• Communication before, during, and after their first day is key. You can begin to include this person in communications so he or she is familiar with what’s happening before Day 1. You want them to feel like they belong even before you start working side-by-side.
  • It’s a learning process that should not be rushed. Encourage him or her to ask questions and be specific and detailed in your answers. Explain who people are, what they do, and why they’re important. Make introductions.

A few of the questions that should get addressed during your onboarding process include:

  • Who the person should go to in the organization for what; this is less about the formal hierarchy and addresses how things really get done in your company.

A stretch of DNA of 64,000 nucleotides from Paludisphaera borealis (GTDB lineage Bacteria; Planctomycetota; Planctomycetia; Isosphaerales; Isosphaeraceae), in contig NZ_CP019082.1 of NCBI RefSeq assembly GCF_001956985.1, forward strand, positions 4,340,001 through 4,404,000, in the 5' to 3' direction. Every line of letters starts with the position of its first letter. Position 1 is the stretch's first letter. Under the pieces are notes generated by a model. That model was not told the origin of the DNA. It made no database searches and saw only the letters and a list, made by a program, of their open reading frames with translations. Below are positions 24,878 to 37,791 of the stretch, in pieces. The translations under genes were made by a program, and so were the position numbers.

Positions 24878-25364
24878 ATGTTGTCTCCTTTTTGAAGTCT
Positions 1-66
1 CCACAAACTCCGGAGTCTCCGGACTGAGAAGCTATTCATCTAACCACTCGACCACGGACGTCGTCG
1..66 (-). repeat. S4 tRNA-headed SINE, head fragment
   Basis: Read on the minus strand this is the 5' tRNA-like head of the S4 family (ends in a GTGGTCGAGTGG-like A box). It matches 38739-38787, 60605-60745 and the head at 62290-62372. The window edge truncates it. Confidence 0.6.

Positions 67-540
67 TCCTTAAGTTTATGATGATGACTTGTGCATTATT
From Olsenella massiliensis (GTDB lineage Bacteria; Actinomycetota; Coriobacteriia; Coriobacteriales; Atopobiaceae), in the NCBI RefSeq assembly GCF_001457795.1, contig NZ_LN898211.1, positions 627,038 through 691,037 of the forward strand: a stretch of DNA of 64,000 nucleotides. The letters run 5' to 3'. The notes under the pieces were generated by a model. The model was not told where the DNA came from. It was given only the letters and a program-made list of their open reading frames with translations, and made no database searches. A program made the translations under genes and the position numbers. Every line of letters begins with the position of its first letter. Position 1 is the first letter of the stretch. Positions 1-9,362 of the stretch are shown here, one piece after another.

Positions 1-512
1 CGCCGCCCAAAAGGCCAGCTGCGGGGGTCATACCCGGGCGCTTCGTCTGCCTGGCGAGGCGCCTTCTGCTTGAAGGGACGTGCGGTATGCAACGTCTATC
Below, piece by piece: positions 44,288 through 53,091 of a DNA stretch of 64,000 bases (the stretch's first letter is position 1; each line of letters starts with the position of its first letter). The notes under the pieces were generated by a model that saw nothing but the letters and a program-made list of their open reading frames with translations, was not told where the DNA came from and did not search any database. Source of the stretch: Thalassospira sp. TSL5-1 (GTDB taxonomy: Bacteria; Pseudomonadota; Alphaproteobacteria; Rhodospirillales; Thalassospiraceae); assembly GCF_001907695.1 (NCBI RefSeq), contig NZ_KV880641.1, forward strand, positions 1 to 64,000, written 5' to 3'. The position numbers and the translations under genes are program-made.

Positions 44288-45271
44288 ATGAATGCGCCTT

• What processes they need to follow and whether you need their help documenting those processes.
  • What their responsibilities will be and how they will be measured.

As you start thinking strategically about your hiring and onboarding plans, make sure to document what your best practices are so you can start to build a great hiring and onboarding system in  your company. A company of one will more likely become a company of ten if you have those systems in place!

Stay brave,

Julia

P.S. Looking for more insights from women entrepreneurs who have grown their teams, scaled their businesses, and are ready to give back via coaching women just like you? Apply now to attend the Million Dollar Women Summit in New York City. Join over 200 successful women entrepreneurs for networking, workshops, and coaching by female founders. Or set up a free 45-minute Accelerate Session with us to get some 1:1 coaching around your business scaling plans. Find a slot here. Slots are limited so make a move up now!